Reconsidering Shadowrun



Full disclosure: I’m an off-again, on-again Shadowrun fan. I’ve owned the core books for every earlier edition of the Shadowrun tabletop role-playing game, up to and including 4th Edition. (I don’t own 5th Edition yet.) I never played the video games for the Sega Genesis or the Super Nintendo, but I did read several of the novels, including “Never Deal with a Dragon” by Robert N. Charrette, which left a favorable impression on my young mind. I’m reasonably familiar with the lore, which is why it was so surprising to me to revisit the setting after a number of years and discover that I’d completely underestimated the dramatic potential of the franchise.

Originally, I was quick to dismiss Shadowrun as something rather silly: a mash-up of Tolkien-esque fantasy elements with cyberpunk science fiction. In the Sixth Age world of Shadowrun, magic is just as real as advanced technology. It’s possible to be a street shaman slinging mana-bolts at your enemies, or a troll mercenary decked out with the latest cybernetic implants, or an elf hacker that breaks into heavily encrypted corporate data-stores with the aid of a neural interface “datajack” and the hottest Mitsuhama cyberdeck.

Wizards with machine guns, what could be cooler than that? Right? Right?

Eh, maybe not…

But recently, I watched a Let’s Play of the PC game Shadowrun Returns, and it forced me to radically re-evaluate how I thought about the setting.

What was it that prompted this epiphany, chummer? In a word: race.


Like it or not, there’s a lot of troubling racial imagery in Western fantasy, where elves are often portrayed as luminous and semi-divine and almost invariably white-skinned, dwarves as portrayed as clannish and genetically greedy, and orks and other goblinoid races are depicted as mindless, marauding savages – often with slanted eyes, sloping brows, and dark skin. There’s a lot of unexamined baggage there, baggage that goes unchecked in numerous fantasy role-playing games that draw inspiration from Tolkien and his imitators.

Not so in Shadowrun. In Shadowrun, race is right there in the foreground. Humans discriminate against meta-humans. Meta-humans discriminate against other meta-humans. The closer a given race is to the human social norm, the better treated they generally are, with the elves being the least oppressed due to their general grace and beauty and the trolls – defined by their intimidating size and monstrous appearances – at the bottom of pecking order.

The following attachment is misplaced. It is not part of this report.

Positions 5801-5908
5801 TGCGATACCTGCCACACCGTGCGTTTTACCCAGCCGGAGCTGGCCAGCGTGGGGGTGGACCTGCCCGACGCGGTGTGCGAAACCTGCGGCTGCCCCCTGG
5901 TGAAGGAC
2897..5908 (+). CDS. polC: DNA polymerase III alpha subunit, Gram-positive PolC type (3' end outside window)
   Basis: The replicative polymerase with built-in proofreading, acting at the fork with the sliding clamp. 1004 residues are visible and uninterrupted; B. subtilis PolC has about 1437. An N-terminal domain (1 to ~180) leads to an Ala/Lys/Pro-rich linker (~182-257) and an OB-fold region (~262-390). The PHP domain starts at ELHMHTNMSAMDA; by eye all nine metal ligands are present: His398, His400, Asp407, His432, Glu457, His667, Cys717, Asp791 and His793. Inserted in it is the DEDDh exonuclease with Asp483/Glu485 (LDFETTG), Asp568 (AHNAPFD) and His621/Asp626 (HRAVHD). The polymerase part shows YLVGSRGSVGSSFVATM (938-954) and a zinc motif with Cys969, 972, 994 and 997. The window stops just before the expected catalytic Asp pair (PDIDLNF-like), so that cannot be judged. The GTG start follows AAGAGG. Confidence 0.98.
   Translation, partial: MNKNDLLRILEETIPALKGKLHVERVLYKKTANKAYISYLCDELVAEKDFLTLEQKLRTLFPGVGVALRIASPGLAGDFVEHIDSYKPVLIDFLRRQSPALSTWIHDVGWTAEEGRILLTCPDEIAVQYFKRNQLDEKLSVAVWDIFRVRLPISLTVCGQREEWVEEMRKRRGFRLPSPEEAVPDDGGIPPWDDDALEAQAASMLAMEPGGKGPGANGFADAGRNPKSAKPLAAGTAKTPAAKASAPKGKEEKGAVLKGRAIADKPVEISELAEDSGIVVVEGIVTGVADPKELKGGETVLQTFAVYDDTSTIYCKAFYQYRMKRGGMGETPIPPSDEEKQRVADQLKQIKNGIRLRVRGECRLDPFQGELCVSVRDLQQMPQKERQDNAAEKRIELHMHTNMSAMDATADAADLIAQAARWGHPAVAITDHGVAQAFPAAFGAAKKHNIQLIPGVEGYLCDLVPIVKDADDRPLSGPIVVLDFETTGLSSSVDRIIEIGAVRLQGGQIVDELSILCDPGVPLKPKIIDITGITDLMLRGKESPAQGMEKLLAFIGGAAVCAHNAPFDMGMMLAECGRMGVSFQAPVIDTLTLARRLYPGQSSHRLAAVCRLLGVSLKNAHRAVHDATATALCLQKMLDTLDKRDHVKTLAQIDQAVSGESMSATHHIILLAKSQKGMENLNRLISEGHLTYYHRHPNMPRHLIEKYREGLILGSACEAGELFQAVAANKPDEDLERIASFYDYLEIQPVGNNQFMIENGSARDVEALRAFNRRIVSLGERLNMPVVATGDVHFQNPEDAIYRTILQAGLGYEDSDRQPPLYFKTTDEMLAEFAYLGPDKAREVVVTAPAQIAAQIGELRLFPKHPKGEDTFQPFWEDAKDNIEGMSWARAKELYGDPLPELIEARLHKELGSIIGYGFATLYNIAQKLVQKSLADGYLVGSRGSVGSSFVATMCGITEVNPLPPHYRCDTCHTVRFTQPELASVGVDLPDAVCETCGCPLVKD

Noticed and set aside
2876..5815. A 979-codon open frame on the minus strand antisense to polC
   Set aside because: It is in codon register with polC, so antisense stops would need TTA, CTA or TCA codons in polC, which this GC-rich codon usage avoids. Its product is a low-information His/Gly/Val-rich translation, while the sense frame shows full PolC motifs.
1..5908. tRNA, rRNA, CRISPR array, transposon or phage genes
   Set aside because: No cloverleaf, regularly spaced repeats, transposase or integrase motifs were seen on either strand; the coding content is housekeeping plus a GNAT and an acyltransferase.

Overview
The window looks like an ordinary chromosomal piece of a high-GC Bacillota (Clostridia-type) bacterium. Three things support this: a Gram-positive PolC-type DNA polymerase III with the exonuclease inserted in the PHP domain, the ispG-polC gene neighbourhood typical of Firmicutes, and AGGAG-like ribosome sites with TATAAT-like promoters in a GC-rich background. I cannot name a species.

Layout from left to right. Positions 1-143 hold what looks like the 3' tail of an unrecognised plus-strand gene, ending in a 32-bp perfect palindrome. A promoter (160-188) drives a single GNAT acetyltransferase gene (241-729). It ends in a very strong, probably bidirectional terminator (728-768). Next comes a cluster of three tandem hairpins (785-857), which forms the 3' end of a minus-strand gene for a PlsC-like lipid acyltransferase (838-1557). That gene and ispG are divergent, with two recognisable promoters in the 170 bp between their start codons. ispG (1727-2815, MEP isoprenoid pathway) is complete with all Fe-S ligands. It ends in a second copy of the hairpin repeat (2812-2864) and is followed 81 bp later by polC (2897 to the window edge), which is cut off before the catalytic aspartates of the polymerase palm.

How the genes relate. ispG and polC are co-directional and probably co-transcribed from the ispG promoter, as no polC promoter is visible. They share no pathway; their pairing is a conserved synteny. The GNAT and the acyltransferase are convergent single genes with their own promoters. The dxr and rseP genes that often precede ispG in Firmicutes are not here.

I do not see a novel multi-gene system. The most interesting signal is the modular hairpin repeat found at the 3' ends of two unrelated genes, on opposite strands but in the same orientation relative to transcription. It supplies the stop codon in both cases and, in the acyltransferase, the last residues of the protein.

What makes this element of Shadowrun so brilliant is that it allows GMs and players to explore issues of race, prejudice, privilege, and discrimination in a “safe” setting, without necessarily tweaking the squeamishness of players who might harbor unexamined racial prejudices in real life. A person who might clam up at the thought of engaging in a difficult conversation about race as it pertains to the real world might have no problem exploring those same issues through a thick layer of metaphor in game.

This is not to say that Shadowrun handles these issues perfectly. Far from it. Even though the game takes steps to include greater representation for Native American characters than most other fantasy roleplaying games, for example, there are still issues of tokenism and cultural appropriation. From its cyberpunk roots, Shadowrun also absorbs some amount of the fetishization of Japanese culture. These quibbles aside, though, the grounding of racial issues in the text of the setting allows for a deeper, richer, more relevant roleplaying experience than I initially deemed possible for a setting where a character can crash their katana-wielding ork on a remote-controlled motorbike off the side of a skyscraper in an attempt to punch a dragon in the face.

I misjudged you, Shadowrun. You’re deeper than I thought, and I was too quick to dismiss you, and for that, I apologize.

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